Periodical delivery fees going up at least 22 percent will hit Estonia's regional newspapers especially hard, as they are dependent on both print subscriptions as well as deliveries. In light of Omniva's price hike, local papers are planning to raise cover prices as well, as media leaders criticize both the postal service provider's actions as well as the little help from the state.
Lääne Elu publisher Arne Veske told ERR that of course they are affected by Omniva's delivery fee increase, and he is prepared to protest it.
"A little paper like ours won't change this world order, but if a bigger group starts to fight this price increase, then we'll join them," Veske said. "I don't think Omniva can do its job."
The fee hike has Viljandi-based Sakala editor-in-chief Hans Väre worried as well.
"I have yet to see someone rejoice over a price increase," he said. "Especially as it's so big — that's not pleasant. It's clear that Eesti Post's costs have gone up too — fuel and wages, as it still isn't easy to find workers in this field."
Asked whether Sakala intends to raise its cover price, Väre acknowledged that this will indeed likely have to be done from next year.
"Omniva's price increase isn't the only price increase affecting us; the price of paper alone has doubled, as has office rent," he said. "Employees' wage pressure is high, as their costs have gone up as well."
By how much Sakala will be increasing its cover price, however, he couldn't yet say.
According to the Sakala editor-in-chief, state subsidies paid on periodical home deliveries should take the increase in the cost of living into account.
"As AS Eesti Post is also a state-owned enterprise, the state can see this increase in costs," he highlighted. "Then it would be logical for the home delivery subsidy to increase. This is particularly necessary for those people who are price-sensitive and who also don't really have any alternatives."
This year, the Estonian state subsidized the home delivery of periodicals in rural areas with €4.528 million.
Väre also noted that maintaining two delivery networks — with AS Express Post and AS Eesti Post — is expensive. "One would expect competition to drive prices down, but if this business isn't profitable for either of them, it would be reasonable for there to be one company that handles this," he said.
Põhjarannik banking on regional development
The staff at the bilingual Estonian-Russian Põhjarannik remains optimistic despite everything, according to Erik Gamzejev, editor-in-chief of the Ida-Viru County paper.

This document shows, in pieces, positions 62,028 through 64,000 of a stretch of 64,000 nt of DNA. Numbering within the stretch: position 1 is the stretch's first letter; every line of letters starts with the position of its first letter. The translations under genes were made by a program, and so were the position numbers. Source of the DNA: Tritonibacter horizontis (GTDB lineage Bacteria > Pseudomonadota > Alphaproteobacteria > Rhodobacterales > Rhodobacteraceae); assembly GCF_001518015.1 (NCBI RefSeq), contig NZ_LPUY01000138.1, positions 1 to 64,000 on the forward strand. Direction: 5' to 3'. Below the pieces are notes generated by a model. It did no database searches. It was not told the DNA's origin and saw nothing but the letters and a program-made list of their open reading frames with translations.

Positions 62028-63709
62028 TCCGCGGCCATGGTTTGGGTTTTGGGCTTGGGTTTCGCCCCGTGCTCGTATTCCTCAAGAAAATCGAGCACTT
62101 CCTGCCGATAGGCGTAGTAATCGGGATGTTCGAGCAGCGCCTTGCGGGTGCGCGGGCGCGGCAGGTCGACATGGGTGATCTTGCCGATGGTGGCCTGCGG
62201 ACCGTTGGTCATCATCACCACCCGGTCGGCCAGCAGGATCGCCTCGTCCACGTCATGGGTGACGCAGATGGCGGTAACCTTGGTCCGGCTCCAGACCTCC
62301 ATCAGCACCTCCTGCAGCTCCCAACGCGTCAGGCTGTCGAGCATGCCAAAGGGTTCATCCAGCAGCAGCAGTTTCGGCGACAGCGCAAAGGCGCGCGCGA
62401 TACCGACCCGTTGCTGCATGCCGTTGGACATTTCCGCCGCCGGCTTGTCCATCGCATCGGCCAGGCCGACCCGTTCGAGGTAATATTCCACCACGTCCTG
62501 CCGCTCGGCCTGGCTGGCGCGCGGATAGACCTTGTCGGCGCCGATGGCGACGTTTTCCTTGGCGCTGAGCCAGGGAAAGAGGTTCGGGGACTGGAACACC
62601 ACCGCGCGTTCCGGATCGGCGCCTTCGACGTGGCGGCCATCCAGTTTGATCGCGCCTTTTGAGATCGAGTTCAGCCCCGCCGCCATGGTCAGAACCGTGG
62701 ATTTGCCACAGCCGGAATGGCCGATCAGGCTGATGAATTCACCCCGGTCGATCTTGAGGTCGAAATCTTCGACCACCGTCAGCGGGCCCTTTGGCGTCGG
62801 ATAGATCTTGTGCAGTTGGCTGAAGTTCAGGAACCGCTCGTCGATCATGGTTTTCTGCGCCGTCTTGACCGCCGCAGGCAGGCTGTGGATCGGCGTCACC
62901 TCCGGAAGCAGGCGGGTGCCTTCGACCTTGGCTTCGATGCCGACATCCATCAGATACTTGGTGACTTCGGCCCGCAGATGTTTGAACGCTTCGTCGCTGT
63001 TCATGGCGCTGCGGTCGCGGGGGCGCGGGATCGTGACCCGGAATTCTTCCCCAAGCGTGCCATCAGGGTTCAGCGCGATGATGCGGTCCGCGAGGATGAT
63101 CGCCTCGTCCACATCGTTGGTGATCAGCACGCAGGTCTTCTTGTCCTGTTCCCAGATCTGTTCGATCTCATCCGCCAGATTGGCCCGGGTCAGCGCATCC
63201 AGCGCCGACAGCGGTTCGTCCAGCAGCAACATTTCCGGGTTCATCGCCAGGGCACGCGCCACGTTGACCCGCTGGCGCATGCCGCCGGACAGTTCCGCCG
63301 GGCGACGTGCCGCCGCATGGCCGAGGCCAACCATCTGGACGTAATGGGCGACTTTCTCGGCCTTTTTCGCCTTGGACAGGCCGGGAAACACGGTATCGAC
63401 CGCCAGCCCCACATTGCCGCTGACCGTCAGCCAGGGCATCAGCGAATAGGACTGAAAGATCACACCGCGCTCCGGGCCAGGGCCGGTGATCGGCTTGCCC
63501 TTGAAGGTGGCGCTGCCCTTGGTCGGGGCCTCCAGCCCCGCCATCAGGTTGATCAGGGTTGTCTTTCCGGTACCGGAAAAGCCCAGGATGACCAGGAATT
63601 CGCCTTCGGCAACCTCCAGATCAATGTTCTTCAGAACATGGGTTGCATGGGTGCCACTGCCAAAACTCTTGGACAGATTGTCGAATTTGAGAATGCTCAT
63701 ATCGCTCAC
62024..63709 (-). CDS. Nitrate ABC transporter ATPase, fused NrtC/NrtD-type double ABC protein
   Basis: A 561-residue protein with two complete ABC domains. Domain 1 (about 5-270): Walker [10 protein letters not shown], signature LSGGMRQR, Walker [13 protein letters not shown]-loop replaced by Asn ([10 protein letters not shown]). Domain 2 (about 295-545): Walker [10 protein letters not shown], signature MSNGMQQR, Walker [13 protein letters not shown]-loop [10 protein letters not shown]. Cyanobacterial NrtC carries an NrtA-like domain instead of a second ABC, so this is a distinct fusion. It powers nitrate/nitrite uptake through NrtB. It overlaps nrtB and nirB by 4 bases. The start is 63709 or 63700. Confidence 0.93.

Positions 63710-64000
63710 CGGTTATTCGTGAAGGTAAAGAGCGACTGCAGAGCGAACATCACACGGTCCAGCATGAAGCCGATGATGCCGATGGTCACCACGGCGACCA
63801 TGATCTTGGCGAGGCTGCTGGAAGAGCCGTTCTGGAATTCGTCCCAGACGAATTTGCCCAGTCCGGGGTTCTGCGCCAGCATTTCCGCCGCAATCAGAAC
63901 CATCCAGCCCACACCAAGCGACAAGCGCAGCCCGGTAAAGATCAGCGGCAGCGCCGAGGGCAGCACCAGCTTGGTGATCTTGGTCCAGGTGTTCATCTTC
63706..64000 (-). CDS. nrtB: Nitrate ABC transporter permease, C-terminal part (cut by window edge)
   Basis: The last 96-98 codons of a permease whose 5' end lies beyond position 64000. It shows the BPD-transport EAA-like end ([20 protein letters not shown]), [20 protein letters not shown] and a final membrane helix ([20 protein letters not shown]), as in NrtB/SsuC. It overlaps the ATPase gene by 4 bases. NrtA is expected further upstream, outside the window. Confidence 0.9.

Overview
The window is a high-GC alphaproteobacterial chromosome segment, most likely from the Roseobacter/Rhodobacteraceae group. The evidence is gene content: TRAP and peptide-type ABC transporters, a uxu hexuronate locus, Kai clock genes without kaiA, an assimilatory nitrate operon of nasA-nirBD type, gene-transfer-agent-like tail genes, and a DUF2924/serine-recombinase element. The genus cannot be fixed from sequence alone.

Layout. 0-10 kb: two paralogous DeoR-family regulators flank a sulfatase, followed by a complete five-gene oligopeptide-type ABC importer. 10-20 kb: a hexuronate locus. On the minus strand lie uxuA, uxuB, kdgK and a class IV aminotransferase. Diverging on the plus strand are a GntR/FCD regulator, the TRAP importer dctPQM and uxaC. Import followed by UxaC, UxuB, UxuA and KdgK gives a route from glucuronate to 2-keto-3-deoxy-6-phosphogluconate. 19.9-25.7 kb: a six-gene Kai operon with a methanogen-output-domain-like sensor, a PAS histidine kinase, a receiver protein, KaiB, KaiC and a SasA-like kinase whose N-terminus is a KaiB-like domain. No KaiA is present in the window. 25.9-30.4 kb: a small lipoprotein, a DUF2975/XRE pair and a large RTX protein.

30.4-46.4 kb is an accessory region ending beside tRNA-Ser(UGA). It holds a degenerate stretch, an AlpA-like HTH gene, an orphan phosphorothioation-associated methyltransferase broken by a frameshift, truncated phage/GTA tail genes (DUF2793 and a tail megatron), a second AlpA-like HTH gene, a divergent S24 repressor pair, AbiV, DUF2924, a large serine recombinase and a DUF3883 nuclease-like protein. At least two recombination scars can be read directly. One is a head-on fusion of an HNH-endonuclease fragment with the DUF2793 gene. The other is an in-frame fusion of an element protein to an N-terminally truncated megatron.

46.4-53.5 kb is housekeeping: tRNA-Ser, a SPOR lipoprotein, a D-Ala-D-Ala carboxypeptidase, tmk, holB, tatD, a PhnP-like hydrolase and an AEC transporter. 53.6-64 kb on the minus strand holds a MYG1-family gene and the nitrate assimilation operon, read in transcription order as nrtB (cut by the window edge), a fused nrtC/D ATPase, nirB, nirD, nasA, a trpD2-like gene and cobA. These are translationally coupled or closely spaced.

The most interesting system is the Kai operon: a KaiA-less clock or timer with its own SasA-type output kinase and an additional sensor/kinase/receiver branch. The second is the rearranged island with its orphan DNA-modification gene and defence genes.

"So it is that you hope for the best but prepare for the worst," Gamzejev said. "These price increases by Omniva have been disproportionately large in the past, but this 22 percent price hike will give our employees the opportunity to do more work and work longer days because [we'll be] deprived of such a large share of revenues."
He said that they've fought with Omniva over the price increase as well. "We've said that this will have repercussions both for papers as well as for home delivery prices," he recalled. "Proving this has been relatively nerve-wracking, and that is also why we don't tend to do it much either."
Põhjarannik will be raising its cover price from next year as well.
"We have to raise the price from the new year because the Tax Board also wants its cut, and the printers have raised prices," Gamzejev acknowledged. "We've also launched a digital paper, so if you are worried about county papers, then subscribe to our digital paper."
Põhjarannik's Russian-speaking readers are accustomed to getting everything for free and are very price-sensitive, the editor-in-chief said, noting that nearly 40 percent of Ida-Viru County residents live in relative poverty.
Nonetheless, he is choosing to remain optimistic. "Politicians have said that Ida-Viru County is Estonia's fastest developing region," Gamzejev said. "That means that everyone who wants to do business here and sell something also needs an advertising channel."
He added that Ida-Viru County has been waiting too long already for the development of the region.
AS Eesti Post, a state-owned company and Estonia's universal postal service provider operating under the Omniva brand, has informed business customers that it will be increasing the price of periodical deliveries by at least 22 percent from next year on condition that periodical home delivery volumes don't fall by more than five percent.
Should delivery volumes fall any more than that, Omniva says it will raise delivery fees even further — for every percent of a fall in delivery volumes exceeding five, prices will go up another 1.2 percent.
Editor: Aili Vahtla